A Ku Indeed!

The Primacy of Virtue or Duty?

Posted in Chinese Philosophy, Ethics, philosophy, virtue ethics by Chris on May 29, 2008

I still have a few more posts on Phillipa Foot I’d like to make, but I have a short one I’d like to eek out on J. B, Schneewind, or more precisely on Slote and Crisp on Schneewind’s 1990 piece “The Misfortunes of Virtue” (it’s in a collection Slote and Crisp put together). The question is meta-theoretic and has to do with what constitutes a ‘virtue ethical’ theory in the first place.

I’ll talk more about Schneewind’s central claims in another post later on. For the moment, all that needs to be pointed out is that at one point of the article he points out that he thinks that Christianity is a duty-based ethical system, not a virtue ethical one. In the introduction to the book (where they discuss the various pieces in the edition), Slote and Crisp suggest in response that:

Christianity was essentially duty-based and duty was understood to be obedience to divine law. At this point one may begin to wonder whether a hole has appeared in the net woven by Schneewind to capture virtue ethics, for could Christianity be seen as a duty-based virtue ethics, according to which our duty is to manifest certain virtues, such as love?

My concern here is with Crisp and Slote’s notion of “duty-based virtue ethics” — I’m not sure what they mean, or the point they are trying to make. I presume that the “hole” they see here is that Christianity could still be seen as a virtue ethic, albeit a “duty-based” one. Or, they could be making the weaker point that some duty-based systems have a role for virtues. I’m not sure which they mean (they don’t pursue the point).

If it’s the first point, then I don’t agree. If Christianity is a duty-based system that calls upon one to develop the virtues, then it’s not a virtue ethic — it’s a deontic theory which has a place for virtues within it. It would be akin to a kind of character consequentialism, perhaps — a theory which finds a place for virtue, but at the end of the day the final role for virtue is not one which grounds the value of the system as a whole. In CC, it’s utility that grounds value, and virtue finds a place within that whole in order to better serve utility. If it’s duty-based, then it is still obedience to law that grounds value — it’s just that virtue will have a place in that system in such a way that laws are properly obeyed. So if what they’re trying to argue is that Christianity can still be a virtue ethical system, then it doesn’t appear to be one by this argument (any more than character consequentialism would be a virtue ethic).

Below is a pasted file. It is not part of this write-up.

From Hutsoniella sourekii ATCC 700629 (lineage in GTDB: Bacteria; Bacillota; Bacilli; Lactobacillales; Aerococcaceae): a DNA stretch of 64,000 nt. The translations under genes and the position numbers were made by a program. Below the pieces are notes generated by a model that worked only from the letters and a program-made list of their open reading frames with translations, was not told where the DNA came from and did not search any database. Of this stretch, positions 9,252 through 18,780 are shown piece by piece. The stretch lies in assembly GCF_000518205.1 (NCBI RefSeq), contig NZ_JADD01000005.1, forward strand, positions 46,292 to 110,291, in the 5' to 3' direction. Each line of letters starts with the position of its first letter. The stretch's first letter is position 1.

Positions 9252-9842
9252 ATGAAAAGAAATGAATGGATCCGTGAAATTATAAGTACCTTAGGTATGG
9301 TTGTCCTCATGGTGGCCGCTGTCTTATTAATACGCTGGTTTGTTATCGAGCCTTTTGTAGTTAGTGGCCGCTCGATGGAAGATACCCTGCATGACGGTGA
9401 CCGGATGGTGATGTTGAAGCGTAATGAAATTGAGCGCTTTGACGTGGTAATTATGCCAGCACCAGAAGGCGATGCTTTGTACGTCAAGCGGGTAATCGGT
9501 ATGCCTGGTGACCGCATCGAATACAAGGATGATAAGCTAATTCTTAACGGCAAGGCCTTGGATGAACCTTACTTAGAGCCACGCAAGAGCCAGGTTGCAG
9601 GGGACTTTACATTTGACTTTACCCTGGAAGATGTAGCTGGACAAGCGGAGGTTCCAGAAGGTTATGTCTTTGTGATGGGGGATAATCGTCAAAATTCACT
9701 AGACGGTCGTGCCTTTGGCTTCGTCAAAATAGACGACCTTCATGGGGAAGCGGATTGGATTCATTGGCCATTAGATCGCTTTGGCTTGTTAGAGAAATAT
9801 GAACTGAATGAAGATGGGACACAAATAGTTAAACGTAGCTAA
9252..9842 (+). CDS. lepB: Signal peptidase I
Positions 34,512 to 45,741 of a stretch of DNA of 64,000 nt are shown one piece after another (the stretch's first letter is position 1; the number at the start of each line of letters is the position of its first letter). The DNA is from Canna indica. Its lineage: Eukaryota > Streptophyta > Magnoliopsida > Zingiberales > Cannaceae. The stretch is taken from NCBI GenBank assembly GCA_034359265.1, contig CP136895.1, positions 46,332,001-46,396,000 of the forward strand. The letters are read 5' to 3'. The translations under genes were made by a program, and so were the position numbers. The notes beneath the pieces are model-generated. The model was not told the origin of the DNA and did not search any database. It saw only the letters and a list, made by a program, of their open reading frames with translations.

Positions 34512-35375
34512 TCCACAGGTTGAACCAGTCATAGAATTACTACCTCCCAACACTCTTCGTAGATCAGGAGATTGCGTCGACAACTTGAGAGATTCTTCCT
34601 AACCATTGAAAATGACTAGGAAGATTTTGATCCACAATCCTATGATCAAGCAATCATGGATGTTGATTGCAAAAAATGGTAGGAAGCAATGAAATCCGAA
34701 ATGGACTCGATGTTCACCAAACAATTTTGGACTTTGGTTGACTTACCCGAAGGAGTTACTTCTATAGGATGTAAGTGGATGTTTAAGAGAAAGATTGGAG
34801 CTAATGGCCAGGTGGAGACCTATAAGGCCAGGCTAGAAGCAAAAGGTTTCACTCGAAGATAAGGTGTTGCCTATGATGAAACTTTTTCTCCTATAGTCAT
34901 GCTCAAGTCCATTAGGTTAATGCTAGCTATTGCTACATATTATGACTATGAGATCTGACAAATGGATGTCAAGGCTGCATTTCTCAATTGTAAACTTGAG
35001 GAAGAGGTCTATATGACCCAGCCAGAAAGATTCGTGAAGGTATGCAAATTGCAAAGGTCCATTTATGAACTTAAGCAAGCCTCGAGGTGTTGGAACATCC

If it’s the weaker point — that some deontic theories have a role for the virtues, well, then I suppose that Schneewind might shrug his shoulders and agree, but after noting that by the weaker point virtue is merely an ancillary device within a system that grounds ethical/moral value in a way independent of excellence, the “game” is lost for virtue theory if it is looking to be taken seriously as a counter to deontic or consequentialist theories.

It could be that I’ve misread Crisp and Slote here, I’m not sure. Just a small point, in any case.

Advertisements

4 Responses

Subscribe to comments with RSS.

  1. Dennis Arjo said, on May 29, 2008 at 9:50 pm

    Hi Christopher,

    I’m not sure we can speak of Christianity being a single system of ethics, since at the very least it displays different ethical tendencies in its various guises. There’s the aspects that give us Divine Command Theory, for example, and then there’s the Natural Law Tradition that suggests a very different ethical picture. It’s the latter that’s usually counted as a version of virtue ethics (cf. Foot on Aquinas), yet at the same time it has a central role for duty as well. Perhaps this is what Crisp and Slote had in mind.

    Briefly, following Aquinas, the idea is that absolute prohibitions, for example, keep us from acts that are intrinsically counter to our natural ends. In this they reinforce the beneficial tendencies provided by the virtues. If I remember right, this is the interpretation urged by MacIntyre in a paper on John Paul II’s encyclical “Veritatis Splendor”.

  2. Chris said, on May 30, 2008 at 2:12 pm

    Hi Dennis,